Scientists know that bacteria create their own energy, get nutrients to run their cellular processes, and multiply. But, bacteria haven’t been shown to respond to external mechanical stimulation or signals in a way that’s similar to how our bodies respond to touch, until now.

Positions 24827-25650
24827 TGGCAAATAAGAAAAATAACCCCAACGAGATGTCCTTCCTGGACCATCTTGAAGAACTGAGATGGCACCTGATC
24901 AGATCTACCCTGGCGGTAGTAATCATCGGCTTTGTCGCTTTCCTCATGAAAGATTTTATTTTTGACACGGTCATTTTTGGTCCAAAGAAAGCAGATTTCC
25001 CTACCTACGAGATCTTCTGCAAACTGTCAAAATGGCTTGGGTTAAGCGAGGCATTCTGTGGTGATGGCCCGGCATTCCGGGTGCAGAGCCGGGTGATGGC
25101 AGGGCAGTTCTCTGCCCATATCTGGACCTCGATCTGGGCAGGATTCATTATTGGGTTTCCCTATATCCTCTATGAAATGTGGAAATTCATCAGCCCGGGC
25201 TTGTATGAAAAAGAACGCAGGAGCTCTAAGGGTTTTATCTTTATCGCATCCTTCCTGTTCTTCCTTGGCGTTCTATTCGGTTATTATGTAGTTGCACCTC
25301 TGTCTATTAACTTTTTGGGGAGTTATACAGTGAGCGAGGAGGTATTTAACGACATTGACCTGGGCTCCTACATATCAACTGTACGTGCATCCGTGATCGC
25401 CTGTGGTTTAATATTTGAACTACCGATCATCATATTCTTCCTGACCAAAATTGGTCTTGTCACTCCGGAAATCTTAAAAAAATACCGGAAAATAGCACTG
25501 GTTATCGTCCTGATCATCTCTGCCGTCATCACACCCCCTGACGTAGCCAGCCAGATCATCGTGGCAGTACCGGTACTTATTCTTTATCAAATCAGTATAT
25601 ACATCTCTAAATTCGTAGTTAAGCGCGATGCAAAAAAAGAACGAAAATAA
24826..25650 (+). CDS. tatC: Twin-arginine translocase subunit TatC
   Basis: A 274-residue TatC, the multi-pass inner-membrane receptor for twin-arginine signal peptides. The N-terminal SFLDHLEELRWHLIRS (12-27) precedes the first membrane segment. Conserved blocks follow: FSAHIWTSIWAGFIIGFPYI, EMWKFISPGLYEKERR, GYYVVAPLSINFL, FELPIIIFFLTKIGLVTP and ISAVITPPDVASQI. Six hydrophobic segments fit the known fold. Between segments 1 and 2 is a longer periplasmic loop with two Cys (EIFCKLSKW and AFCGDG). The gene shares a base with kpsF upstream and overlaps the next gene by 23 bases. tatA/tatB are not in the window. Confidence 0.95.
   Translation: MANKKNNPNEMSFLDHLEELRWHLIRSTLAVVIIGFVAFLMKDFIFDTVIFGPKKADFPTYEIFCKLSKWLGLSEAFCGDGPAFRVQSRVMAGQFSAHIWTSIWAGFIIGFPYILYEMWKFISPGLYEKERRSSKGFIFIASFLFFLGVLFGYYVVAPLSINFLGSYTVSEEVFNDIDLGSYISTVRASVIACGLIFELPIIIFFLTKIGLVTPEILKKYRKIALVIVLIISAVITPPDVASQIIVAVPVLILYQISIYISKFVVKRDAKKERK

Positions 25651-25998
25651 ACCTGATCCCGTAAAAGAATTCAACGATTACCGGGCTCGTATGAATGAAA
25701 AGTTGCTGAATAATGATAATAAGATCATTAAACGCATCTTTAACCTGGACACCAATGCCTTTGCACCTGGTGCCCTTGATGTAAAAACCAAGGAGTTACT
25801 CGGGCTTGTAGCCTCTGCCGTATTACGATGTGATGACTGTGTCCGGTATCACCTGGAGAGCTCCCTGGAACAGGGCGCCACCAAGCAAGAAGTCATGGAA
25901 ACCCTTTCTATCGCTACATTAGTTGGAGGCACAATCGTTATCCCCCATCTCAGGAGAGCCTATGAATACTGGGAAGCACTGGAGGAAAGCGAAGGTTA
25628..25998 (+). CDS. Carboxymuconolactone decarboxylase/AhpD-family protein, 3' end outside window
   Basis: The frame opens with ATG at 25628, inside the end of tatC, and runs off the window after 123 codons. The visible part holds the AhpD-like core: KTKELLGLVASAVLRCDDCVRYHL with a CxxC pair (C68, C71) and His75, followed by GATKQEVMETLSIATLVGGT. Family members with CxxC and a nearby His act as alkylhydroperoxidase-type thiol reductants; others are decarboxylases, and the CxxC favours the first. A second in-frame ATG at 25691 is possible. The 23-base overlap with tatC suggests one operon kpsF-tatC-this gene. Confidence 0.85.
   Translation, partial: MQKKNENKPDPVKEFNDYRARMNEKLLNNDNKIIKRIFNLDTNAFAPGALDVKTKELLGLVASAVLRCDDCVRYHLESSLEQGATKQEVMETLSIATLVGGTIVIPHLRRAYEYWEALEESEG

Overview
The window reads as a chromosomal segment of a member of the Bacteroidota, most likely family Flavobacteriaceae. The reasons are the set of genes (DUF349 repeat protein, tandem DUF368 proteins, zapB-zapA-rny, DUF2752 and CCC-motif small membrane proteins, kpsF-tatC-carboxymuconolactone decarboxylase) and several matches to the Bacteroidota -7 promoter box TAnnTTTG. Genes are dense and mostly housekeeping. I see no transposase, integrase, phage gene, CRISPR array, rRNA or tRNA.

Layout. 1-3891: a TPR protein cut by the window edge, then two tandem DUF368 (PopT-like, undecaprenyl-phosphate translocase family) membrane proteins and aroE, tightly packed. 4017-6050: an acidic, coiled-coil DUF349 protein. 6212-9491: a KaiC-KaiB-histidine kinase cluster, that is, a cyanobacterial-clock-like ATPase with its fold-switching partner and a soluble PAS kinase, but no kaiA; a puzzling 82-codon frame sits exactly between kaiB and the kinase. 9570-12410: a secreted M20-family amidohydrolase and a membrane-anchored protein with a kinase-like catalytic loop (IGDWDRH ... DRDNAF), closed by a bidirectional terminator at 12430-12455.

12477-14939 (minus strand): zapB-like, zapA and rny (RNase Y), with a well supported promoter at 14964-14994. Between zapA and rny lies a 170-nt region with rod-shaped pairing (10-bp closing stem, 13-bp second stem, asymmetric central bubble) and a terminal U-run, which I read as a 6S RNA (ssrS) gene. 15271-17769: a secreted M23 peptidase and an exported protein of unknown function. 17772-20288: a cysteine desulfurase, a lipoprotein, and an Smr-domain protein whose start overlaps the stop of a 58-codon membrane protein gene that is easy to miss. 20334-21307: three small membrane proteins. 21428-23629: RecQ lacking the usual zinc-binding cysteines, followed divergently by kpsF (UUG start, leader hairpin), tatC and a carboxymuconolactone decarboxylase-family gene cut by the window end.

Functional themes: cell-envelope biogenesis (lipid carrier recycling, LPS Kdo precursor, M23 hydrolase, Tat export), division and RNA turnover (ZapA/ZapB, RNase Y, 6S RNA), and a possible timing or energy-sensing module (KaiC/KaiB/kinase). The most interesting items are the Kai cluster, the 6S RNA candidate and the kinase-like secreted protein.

That image of bacteria changed when the University of Colorado at Boulder researchers discovered that E. coli bacteria cells get excited when poked. And they send voltage out from sensing that touch — the same way our sense of touch relays messages to our brain via an electrical pathway.

Senior author Joel Kralj, a… more

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